A Capital Place

26&27/1/16. With the train scheduled to leave at 6.15 a.m. and having to pack up camp, we obviously needed to be up early. Christine set the alarm for 4.15. As a result we were at the station a full 45 minutes before departure time! We did not miss the train.

The railway followed Highway 1 for much of the route into Wellington and, although initially it did not look too horrendous, the nearer to the city we went the worse it became. It was definitely the right decision to take the train. And we also enjoyed some pretty stupendous views of the coast, having been advised to sit on the right hand side of the train.

We made our way to the youth hostel, there bring no campsites in the middle of the city, and checked in. Not surprisingly the room was not available at 9.00 a.m so we left the bikes and the rest of the luggage in locked areas/rooms in the hostel before going for a spot of breakfast – only 5 hours after we got up!

With Christine suffering from the lack of sleep (she needs at least 8 hours at the best of times and more like 10 or 11 hours when physically active to avoid migraines and associated general crankiness) we decided to split up until the room was free at 2 o’clock. This meant that Christine could find somewhere to sit quietly and Stephen could join the free walking tour offered by the YHA.

One of the pearls of wisdom from the guide was that Wellington is the most southerly capital in the world. It is on a similar latitude to that of Rome!

When we met up again it was only briefly to move the luggage into the room and Christine into bed so she could get a couple of hours’ serious shuteye. Stephen went for another walk, this time up Mount Victoria, and enjoyed the 360° view of the city and its environs. The photo is testament to his lack of photographic skills!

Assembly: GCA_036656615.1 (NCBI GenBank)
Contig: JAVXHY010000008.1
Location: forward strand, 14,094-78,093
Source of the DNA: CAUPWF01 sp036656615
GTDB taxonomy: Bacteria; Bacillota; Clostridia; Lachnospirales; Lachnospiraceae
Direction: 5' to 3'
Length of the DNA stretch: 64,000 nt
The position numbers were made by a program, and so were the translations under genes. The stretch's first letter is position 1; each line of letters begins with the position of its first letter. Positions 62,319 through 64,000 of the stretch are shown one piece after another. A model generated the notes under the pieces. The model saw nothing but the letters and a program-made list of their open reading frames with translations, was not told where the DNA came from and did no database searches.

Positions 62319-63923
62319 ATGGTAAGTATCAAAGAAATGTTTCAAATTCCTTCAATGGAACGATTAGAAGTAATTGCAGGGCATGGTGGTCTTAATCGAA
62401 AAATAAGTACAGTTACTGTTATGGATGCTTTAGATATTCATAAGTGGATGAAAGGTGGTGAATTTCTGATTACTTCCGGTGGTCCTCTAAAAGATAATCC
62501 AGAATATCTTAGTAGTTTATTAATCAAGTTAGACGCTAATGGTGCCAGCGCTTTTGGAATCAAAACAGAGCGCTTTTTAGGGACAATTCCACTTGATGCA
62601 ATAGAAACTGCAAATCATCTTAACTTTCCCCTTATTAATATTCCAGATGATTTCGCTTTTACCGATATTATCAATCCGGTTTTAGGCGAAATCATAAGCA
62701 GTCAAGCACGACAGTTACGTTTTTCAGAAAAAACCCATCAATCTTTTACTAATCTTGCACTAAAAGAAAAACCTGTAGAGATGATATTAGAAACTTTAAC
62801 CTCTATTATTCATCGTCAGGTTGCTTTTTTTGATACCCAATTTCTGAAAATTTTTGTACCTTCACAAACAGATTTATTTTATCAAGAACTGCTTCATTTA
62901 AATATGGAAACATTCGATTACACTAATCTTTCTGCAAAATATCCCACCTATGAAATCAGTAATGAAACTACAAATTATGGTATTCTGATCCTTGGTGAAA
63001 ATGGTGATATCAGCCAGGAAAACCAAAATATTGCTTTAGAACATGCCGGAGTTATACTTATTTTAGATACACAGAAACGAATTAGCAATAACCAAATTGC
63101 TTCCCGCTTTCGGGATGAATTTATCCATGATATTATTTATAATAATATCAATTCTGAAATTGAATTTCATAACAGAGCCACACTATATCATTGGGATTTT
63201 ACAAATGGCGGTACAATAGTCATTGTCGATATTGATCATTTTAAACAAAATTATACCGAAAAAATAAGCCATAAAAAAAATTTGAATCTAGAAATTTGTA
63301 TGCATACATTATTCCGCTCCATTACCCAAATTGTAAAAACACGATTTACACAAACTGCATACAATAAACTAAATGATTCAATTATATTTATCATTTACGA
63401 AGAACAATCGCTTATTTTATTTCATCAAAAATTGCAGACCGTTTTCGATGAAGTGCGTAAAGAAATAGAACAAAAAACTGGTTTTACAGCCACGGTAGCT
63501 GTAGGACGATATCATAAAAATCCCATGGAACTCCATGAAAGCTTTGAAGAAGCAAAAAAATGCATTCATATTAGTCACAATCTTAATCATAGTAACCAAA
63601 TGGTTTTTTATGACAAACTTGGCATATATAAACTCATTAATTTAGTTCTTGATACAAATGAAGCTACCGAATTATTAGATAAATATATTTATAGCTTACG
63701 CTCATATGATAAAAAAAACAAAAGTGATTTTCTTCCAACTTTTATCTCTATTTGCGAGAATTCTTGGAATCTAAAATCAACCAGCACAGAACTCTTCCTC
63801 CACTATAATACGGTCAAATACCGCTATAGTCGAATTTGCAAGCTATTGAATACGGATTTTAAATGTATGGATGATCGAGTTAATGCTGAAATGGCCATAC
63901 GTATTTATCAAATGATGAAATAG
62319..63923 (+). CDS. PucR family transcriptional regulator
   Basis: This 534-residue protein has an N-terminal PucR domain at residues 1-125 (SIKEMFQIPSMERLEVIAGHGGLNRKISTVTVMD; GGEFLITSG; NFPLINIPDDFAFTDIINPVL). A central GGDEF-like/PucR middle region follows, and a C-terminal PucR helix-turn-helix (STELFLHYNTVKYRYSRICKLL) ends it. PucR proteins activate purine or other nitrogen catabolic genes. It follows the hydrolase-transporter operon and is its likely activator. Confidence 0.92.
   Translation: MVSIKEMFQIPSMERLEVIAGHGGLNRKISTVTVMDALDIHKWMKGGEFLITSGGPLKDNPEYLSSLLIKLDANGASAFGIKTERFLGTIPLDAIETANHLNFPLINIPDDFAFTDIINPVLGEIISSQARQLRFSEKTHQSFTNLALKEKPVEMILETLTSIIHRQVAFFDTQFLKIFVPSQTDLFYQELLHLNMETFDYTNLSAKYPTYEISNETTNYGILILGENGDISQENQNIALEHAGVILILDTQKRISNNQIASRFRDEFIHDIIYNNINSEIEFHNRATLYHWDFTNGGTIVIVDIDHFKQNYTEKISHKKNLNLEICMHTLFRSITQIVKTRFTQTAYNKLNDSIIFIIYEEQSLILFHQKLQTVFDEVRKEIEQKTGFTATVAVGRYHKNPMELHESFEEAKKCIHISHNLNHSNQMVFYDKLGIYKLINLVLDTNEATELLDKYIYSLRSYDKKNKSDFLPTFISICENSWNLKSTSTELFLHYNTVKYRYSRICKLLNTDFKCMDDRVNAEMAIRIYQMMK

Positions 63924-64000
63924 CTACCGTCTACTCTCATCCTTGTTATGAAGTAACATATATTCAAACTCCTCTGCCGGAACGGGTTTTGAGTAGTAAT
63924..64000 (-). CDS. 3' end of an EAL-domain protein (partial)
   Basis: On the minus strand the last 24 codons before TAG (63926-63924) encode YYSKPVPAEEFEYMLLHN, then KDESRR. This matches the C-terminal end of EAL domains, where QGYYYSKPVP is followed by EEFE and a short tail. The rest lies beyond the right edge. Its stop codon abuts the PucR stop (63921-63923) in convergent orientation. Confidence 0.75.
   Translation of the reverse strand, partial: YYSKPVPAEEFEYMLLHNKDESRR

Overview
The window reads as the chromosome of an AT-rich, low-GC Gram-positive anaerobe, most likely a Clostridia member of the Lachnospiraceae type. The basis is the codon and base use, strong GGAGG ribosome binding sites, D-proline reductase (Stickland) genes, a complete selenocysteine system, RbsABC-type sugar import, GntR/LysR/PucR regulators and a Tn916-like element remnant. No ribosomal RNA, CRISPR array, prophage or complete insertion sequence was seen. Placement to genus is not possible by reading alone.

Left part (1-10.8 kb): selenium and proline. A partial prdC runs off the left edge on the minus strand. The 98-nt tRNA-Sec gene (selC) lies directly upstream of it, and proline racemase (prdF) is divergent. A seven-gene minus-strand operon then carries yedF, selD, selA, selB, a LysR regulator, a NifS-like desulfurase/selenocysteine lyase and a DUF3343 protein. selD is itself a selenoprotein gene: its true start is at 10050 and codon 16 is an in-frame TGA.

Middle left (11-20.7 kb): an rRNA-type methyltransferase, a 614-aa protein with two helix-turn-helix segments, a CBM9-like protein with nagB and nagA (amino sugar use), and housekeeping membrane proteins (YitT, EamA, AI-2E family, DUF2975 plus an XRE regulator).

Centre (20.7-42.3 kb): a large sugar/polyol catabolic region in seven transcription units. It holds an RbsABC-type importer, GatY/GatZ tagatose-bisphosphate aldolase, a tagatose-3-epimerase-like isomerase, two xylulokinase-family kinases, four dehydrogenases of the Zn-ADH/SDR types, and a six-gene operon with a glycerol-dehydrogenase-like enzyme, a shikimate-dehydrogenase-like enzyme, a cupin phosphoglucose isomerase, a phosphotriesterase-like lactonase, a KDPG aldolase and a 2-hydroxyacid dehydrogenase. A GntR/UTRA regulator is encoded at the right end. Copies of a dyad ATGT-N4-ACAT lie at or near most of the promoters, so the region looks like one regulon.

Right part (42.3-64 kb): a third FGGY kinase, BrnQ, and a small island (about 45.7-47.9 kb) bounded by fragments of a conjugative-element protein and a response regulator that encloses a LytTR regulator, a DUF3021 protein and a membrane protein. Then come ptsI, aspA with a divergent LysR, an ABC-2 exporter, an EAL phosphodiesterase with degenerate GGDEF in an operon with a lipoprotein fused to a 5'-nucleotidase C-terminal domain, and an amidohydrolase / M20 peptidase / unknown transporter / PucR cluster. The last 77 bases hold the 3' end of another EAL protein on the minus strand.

These two separations, split by maybe 15 minutes together, meant that we had upwards of 6 hours apart – the most time we have spent out of each other’s company since we left the UK!

Today (Wednesday) we woke to rain, the first since the downpour on the way into Whanganui, more than a week ago. This only encouraged a leisurely approach to the day (it doesn’t take much!) so we had a late breakfast before hitting Te Papa (the NZ national museum) which is very impressive (especially as most parts are free!) and within spitting distance of the hostel. It was then back to our favourite cafe (where we had breakfasted both days) for a light lunch followed by a siesta (for Christine) and online catch up (for Stephen) before heading out for a wander along the harbour, a light dinner and an early night.

It’s a hard life!

Not.

Leave a Reply

Your email address will not be published. Required fields are marked *

This site uses Akismet to reduce spam. Learn how your comment data is processed.